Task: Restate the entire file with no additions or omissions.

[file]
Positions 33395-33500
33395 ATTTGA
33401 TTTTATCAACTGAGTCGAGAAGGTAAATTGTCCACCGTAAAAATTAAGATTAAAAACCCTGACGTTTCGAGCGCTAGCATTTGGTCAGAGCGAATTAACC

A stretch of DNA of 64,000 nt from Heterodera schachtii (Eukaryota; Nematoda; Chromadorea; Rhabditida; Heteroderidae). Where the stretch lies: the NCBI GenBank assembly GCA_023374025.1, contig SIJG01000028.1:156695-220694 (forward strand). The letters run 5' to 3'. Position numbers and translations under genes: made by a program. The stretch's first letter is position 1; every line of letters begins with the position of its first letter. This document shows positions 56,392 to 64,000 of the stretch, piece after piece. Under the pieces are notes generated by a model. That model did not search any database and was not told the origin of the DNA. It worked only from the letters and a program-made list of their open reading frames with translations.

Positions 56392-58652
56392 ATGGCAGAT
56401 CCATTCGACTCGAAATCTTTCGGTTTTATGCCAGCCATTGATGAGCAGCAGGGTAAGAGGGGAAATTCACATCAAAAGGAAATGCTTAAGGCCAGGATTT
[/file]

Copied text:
Positions 33395-33500
33395 ATTTGA
33401 TTTTATCAACTGAGTCGAGAAGGTAAATTGTCCACCGTAAAAATTAAGATTAAAAACCCTGACGTTTCGAGCGCTAGCATTTGGTCAGAGCGAATTAACC

A stretch of DNA of 64,000 nt from Heterodera schachtii (Eukaryota; Nematoda; Chromadorea; Rhabditida; Heteroderidae). Where the stretch lies: the NCBI GenBank assembly GCA_023374025.1, contig SIJG01000028.1:156695-220694 (forward strand). The letters run 5' to 3'. Position numbers and translations under genes: made by a program. The stretch's first letter is position 1; every line of letters begins with the position of its first letter. This document shows positions 56,392 to 64,000 of the stretch, piece after piece. Under the pieces are notes generated by a model. That model did not search any database and was not told the origin of the DNA. It worked only from the letters and a program-made list of their open reading frames with translations.

Positions 56392-58652
56392 ATGGCAGAT
56401 CCATTCGACTCGAAATCTTTCGGTTTTATGCCAGCCATTGATGAGCAGCAGGGTAAGAGGGGAAATTCACATCAAAAGGAAATGCTTAAGGCCAGGATTT